News Eugene McGee

Tuesday 23 September 2014

Time to silence whingers and implement new culture of respect in GAA

Published 19/08/2013 | 05:00

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Implementing a culture of real respect in Gaelic football would be a great service for the game’s young players, including U-10 Community Games competitors Eoghan Hartin (Erne Valley, Co Cavan) and Eric Stritch (Monaleen, Co Limerick)

Maybe it is the warm weather this summer but, for whatever reason, there seems to be an inordinate amount of whingers on the Gaelic football scene this year.

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All sorts of people – players, managers, spectators, media commentators and even county board officers – have felt free to say anything they like about all sorts of topics involving football games and their consequences.

And there is nearly always one basic theme running through the negativity – they emanate from people attached to losing teams. We seldom hear winning players or managers complaining too much after a game.

Of course, whingeing has always been with us in football, just as cynical fouling has. And just as that particular offence has been refined greatly from past decades, so too has the modern-day whingeing.

This is made very easy of course by the use of the modern, inaptly named 'social' media because whingers from that department never have to give their names and, under the cover of anonymity, they can comment in any way they like.

COMPETE

But why do prominent participants of football complain so much and so vehemently?

After all, the games are merely contests in which groups of players compete to see which are the most capable on a particular day.

The result cannot be altered afterwards, so why do so many whinge so much?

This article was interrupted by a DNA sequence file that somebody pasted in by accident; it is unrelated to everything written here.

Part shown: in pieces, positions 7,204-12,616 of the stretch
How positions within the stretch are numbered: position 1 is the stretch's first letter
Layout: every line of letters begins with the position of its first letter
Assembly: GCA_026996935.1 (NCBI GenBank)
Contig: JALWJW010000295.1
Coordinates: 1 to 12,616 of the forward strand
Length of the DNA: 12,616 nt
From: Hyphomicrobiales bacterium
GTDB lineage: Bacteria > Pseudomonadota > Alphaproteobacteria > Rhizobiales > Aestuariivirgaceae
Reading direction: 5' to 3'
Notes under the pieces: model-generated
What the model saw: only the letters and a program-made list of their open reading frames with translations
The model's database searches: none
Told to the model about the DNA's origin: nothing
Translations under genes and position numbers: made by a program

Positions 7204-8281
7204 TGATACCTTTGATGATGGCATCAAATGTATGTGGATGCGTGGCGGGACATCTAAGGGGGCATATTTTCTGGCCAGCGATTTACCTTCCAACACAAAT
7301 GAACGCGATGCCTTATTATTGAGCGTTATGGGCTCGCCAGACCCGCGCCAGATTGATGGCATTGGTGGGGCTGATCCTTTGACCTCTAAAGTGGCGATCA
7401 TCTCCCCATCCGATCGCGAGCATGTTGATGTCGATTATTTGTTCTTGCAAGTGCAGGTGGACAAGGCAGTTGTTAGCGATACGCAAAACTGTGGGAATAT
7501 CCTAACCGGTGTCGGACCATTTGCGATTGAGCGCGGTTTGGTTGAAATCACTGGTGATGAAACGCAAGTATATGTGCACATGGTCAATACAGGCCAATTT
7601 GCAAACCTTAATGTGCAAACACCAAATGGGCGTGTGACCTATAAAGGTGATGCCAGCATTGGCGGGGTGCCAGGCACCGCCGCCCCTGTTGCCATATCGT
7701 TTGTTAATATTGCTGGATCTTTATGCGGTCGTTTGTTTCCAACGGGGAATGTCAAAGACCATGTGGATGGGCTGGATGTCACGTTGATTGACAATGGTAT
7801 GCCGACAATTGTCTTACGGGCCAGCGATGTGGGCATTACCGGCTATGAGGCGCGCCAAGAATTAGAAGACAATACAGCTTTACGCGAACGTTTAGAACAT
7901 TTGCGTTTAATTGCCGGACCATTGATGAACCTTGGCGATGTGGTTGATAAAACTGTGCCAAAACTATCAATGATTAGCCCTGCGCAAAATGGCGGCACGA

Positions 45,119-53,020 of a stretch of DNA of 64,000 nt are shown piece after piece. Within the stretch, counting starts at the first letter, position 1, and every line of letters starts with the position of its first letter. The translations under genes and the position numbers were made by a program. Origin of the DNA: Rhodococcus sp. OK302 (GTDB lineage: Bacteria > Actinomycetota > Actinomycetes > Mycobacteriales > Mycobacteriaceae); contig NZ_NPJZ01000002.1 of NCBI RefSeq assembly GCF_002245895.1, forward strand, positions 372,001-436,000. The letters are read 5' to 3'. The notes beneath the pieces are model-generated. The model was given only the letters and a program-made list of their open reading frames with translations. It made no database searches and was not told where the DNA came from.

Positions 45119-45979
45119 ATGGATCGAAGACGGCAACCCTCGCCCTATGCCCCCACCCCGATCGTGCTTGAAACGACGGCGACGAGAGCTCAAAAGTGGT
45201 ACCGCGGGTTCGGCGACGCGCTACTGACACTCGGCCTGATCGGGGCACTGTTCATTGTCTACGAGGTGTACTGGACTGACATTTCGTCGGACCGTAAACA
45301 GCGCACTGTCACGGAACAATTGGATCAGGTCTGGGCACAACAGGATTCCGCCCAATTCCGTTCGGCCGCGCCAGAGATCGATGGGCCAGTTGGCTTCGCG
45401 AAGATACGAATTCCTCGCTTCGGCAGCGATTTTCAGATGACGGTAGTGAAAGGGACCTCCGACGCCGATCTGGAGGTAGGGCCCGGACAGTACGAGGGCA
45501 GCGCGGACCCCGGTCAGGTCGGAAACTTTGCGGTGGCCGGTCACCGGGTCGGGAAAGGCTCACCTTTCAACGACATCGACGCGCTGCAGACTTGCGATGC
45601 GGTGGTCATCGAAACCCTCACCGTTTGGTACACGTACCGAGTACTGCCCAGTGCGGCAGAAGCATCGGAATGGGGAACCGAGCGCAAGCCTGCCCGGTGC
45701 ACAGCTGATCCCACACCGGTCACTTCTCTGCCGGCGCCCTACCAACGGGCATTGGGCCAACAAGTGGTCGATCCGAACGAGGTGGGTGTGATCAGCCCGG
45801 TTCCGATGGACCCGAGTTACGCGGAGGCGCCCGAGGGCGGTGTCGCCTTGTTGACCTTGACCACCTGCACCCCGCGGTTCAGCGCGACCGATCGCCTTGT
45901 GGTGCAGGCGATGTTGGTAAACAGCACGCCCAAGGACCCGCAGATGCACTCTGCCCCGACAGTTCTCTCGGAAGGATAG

I have always considered that there are about half a dozen components in a football game and the sum total of these should produce the final result.

We have the quality of the two teams, the weather on the day, the referee, injuries that may cause a player to leave the field, a lack of discipline, which can lead to a player being sent off, and the behaviour of the crowd in certain situations.

All these components apply to nearly every game and every team so that any variables in a particular game should be seen as part of the overall match package. Based on how you make use of these components, you either win or lose the game. Seems simple enough.

Yet, we rarely get acceptance of a result based on those factors.

Instead, the referee is blamed; or the weather is often blamed should it change during the course of the game.

If one or more players are sent off from the losing team, they will blame that. But it was their job to make sure none of their players was sent off; it wasn't anybody else's job. Injuries in a game can affect either team, that's the luck of the game.

Simply put, all the components that make up a football game apply to each team so when people go into tantrums after the game they have lost, it is just plain silly.